Games developer Ubisoft teamed up with Stormzy to create the music video for his new track Rainfall.
It was produced entirely within the game engine of their upcoming Watch Dogs: Legion.
The worlds of gaming and music coming together is no new thing, but this really does blur the lines between both and is an amazing piece of cross-genre marketing that works for everyone involved.
It doesn’t feel forced in the way that some previous gaming x music collabs have been (busloads of grime artists brought in to Call of Duty premieres come to mind) and it feels much less ‘brand heavy’ than Bugzy Malone’s The Walking Dead Riddim of a few years back (of which I was still a fan).
Instead, the graphical prowess of Ubisoft’s team is left to do the talking when it comes to their new release, and from Stormzy’s side he ends up with a very unique, very polished music video that elevates his work (as well as having a cameo role in the game itself).
We’ve heard words like ‘diversity’ and ‘inclusion’ in campaigns from a lot of brands over the last few months.
But this campaign, by Channel 4's in-house agency creative team 4creative, challenges you to forget what you think you know about disability. The extraordinary clip, although made eight years ago, still gives me goosebumps.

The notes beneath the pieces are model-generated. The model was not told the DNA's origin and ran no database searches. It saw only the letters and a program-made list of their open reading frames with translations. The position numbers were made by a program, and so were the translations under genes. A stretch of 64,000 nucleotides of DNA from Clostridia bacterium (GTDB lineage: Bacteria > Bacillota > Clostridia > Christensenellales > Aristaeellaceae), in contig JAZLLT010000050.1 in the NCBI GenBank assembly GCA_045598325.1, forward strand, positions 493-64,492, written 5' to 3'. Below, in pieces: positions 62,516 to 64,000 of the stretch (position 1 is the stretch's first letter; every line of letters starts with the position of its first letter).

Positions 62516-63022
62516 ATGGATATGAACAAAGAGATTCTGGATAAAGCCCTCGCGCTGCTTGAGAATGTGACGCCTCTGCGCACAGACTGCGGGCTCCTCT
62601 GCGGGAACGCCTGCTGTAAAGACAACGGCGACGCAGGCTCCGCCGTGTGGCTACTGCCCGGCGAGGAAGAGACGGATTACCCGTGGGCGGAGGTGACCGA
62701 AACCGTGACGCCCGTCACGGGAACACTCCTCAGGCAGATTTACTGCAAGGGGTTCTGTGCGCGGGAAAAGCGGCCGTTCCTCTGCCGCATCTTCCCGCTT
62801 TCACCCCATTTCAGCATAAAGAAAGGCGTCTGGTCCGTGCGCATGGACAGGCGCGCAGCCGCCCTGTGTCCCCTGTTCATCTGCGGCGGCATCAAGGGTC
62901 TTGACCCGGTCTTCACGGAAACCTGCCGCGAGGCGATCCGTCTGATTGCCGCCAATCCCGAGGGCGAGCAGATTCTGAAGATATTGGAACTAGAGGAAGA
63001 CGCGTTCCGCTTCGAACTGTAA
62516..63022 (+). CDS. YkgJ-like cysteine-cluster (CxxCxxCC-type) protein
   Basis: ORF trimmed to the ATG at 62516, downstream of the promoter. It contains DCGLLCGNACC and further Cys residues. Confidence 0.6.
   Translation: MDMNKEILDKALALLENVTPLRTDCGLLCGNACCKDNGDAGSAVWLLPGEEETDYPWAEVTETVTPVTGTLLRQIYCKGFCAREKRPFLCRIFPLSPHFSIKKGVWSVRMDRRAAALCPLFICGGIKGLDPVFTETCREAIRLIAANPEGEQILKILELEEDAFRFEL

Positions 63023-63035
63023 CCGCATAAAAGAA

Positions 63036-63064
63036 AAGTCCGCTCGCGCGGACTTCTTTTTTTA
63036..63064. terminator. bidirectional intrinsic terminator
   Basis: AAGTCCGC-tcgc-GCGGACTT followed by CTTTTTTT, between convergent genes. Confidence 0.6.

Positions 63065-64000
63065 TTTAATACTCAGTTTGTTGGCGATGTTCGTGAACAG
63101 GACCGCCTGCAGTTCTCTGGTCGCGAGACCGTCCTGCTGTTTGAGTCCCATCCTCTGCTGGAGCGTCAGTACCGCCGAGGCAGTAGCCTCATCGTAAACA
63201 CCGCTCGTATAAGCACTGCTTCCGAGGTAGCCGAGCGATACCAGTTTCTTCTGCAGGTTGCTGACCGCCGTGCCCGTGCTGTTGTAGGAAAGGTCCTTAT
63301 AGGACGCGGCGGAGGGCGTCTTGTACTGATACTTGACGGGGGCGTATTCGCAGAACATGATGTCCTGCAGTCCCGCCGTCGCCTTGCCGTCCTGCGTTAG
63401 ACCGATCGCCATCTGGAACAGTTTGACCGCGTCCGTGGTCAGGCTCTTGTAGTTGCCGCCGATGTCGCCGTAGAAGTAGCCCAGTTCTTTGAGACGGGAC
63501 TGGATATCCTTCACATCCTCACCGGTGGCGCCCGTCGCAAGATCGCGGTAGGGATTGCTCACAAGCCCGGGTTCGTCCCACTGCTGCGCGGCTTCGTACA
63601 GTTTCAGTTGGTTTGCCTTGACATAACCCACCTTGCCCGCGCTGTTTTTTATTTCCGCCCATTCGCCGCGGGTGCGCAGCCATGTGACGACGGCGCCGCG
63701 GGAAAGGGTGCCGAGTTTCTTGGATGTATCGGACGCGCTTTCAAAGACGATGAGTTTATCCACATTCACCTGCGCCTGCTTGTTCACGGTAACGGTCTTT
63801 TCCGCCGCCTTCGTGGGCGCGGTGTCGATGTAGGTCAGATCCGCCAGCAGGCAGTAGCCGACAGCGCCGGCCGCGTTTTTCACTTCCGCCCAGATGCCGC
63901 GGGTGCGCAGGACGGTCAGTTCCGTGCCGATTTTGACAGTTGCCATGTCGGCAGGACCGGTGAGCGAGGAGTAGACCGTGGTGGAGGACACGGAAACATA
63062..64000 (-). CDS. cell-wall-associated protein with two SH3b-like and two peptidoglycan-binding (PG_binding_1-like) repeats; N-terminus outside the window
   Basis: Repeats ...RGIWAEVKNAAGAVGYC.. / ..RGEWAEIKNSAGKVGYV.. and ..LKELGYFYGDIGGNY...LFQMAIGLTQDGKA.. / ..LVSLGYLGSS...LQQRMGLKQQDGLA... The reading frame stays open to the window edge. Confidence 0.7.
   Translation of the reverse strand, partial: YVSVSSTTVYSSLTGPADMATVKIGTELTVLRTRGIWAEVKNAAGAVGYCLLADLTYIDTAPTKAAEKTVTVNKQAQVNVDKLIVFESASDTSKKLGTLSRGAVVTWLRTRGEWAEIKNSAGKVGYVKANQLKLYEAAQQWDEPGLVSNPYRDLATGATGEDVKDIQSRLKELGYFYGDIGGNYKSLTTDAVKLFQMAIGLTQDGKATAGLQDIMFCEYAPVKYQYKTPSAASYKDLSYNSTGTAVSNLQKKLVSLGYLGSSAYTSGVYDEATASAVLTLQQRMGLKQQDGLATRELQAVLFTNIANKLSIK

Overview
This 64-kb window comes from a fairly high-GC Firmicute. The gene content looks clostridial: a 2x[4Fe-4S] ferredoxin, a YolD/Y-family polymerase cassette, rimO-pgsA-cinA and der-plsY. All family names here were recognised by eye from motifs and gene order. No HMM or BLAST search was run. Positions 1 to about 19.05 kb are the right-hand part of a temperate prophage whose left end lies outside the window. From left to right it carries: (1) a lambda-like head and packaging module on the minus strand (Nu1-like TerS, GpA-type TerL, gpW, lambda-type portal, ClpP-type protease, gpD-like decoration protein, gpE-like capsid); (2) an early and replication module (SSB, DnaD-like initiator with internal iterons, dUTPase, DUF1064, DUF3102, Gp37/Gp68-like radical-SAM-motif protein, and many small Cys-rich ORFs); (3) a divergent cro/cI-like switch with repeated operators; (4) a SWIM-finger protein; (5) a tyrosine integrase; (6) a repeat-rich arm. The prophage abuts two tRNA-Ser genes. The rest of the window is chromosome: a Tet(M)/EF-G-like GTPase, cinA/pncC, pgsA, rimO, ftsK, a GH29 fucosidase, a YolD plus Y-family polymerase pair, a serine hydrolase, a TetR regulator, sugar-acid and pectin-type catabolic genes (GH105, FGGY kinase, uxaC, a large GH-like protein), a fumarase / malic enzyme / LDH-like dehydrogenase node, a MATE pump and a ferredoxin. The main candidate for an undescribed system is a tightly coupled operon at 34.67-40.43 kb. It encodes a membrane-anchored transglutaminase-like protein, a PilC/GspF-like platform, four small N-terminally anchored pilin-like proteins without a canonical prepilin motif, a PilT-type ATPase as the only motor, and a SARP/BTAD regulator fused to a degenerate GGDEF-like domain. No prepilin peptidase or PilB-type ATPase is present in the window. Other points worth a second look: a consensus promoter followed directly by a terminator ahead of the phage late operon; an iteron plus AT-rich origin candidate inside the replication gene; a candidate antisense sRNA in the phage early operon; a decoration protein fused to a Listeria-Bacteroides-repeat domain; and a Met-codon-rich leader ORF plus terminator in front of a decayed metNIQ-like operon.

Watching ‘Meet the ‘Superhumans’ again, it’s remarkable how it has retained the power to inspire. The thought-provoking TV advert about ‘inclusion’ packed into only 90 seconds - more than most other ads could manage strung together.
The idea is so powerful in breaking with the convention of showing people with disabilities as people to pity.
Before this campaign started only 14 percent of the British public were looking forward to the Paralympic Games. Research revealed that 83 percent of viewers agreed Channel 4’s coverage improved society’s attitude towards people with a disability. London 2012 was viewed by 86 percent of the population.
'Meet the Superhumans’ showed the Paralympians in a different light that commanded viewers to forget everything they thought they knew about strength and humans.